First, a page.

One year after the worst civil tragedy in Israel’s history, authorities are gearing up for another massive celebration at Mount Meron in northern Israel on Wednesday night to mark the start of the Jewish holiday of Lag B’Omer.
The 33rd day of the seven-week period between the holidays of Passover and Shavuot, Lag B’Omer is the traditional anniversary of the death of Rabbi Shimon Bar Yochai, known by his acronym Rashbi, a mystical rabbinic figure from the 2nd century. Bar Yochai called on his followers to celebrate the anniversary of his death, a tradition known as Yom Hillula, or day of festivity.
At Mount Meron, where Bar Yochai is buried, the holiday is traditionally marked with ceremonial lightings of massive torches by various Hasidic sects throughout the night, from evening to dawn, with music and dancing and general revelry. The two dozen or so torch-lightings are held in six compounds surrounding the tomb, large areas with bleachers, a stage, sound system and a giant metal torch.
At last year’s event on Mount Meron, 45 men and boys were crushed to death and over 150 were injured as thousands of people descended a far too small, illegally constructed exit ramp, known as Dov Bridge, from one of these compounds, known as the Toldot Aharon compound for the Toldot Aharon Hasidic sect that manages it. As throngs of people made their way down the ramp and the poorly built stairs at the end of it — and a smaller number tried going up — a massive bottleneck formed, sparking a sudden mass panic, which resulted in the unprecedented body count. (Initial but long-lasting claims that police barricades had caused the crush were only dismissed several months later, when videos surfaced showing that the barriers had been removed well before the event.)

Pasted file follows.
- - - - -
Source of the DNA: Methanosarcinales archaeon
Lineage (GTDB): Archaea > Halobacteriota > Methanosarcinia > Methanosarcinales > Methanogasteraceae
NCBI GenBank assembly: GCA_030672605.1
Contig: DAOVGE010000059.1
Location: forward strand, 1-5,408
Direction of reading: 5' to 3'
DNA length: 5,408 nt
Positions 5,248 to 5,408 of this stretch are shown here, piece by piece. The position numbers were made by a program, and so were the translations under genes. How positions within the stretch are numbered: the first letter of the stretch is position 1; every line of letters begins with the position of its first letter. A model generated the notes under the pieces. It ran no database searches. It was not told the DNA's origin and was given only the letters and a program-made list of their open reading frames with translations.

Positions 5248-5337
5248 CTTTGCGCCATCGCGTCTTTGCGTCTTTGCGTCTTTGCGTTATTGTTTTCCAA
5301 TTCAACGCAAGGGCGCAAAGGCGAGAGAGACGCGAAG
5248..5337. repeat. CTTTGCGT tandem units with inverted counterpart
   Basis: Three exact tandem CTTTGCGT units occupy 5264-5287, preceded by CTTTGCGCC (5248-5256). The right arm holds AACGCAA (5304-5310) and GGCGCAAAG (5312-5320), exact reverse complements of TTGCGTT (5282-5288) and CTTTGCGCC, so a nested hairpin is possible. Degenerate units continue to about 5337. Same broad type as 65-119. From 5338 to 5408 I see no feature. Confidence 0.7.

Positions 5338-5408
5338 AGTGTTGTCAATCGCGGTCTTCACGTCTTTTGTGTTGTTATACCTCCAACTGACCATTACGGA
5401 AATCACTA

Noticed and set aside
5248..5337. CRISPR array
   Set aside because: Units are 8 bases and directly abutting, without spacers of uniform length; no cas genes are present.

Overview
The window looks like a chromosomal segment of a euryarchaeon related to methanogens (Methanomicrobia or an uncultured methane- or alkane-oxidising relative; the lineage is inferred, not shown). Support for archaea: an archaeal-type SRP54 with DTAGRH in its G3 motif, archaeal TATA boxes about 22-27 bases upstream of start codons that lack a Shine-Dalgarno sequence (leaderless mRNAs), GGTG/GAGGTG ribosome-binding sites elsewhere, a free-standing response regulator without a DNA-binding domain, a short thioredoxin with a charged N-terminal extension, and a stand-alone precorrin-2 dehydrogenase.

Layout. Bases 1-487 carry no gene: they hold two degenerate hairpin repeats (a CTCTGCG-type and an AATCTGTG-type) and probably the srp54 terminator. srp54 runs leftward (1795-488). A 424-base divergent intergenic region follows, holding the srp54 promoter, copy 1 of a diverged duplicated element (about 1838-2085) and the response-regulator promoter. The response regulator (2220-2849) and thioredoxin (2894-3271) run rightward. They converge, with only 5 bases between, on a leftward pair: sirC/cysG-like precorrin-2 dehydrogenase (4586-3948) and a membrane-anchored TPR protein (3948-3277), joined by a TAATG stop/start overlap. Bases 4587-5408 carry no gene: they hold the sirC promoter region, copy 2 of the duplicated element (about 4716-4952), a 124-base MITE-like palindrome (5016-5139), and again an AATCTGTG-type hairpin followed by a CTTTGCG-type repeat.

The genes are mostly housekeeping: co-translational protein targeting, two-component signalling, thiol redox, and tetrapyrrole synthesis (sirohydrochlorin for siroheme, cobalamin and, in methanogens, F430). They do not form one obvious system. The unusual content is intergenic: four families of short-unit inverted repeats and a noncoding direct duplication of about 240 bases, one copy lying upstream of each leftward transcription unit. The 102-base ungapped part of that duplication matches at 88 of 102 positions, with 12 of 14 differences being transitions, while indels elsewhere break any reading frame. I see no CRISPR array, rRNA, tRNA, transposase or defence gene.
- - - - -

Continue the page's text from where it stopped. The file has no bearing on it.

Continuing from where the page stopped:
Though the disaster shocked and horrified Israelis — particularly ultra-Orthodox, or Haredi, Israelis, for whom the Lag B’Omer celebration on Mount Meron had become one of the premier public happenings of the year — it came as no surprise to many, as the annual event had grown into a massive affair over the years with over 100,000 annual participants but without the appropriate safety precautions and government oversight to match.
Though the deadly crush was caused by the specific circumstances on the ramp, the disaster prompted a comprehensive, critical review of the event in the form of a government inquiry.
The event at Meron, frequently one of the largest gatherings held in Israel each year, was found to have been organized and run by a hodgepodge of government offices and private groups, with no clear hierarchy and no one body ultimately responsible for it.
Appearing before the commission of inquiry and attempting to fend off claims that police were to blame for the disaster, Israel Police commissioner Kobi Shabtai said “nobody wanted to take responsibility” for running the Lag B’Omer event, leading to confusion and oversights. Shabtai deemed the engineering of the ramp to ultimately be the culprit behind the disaster.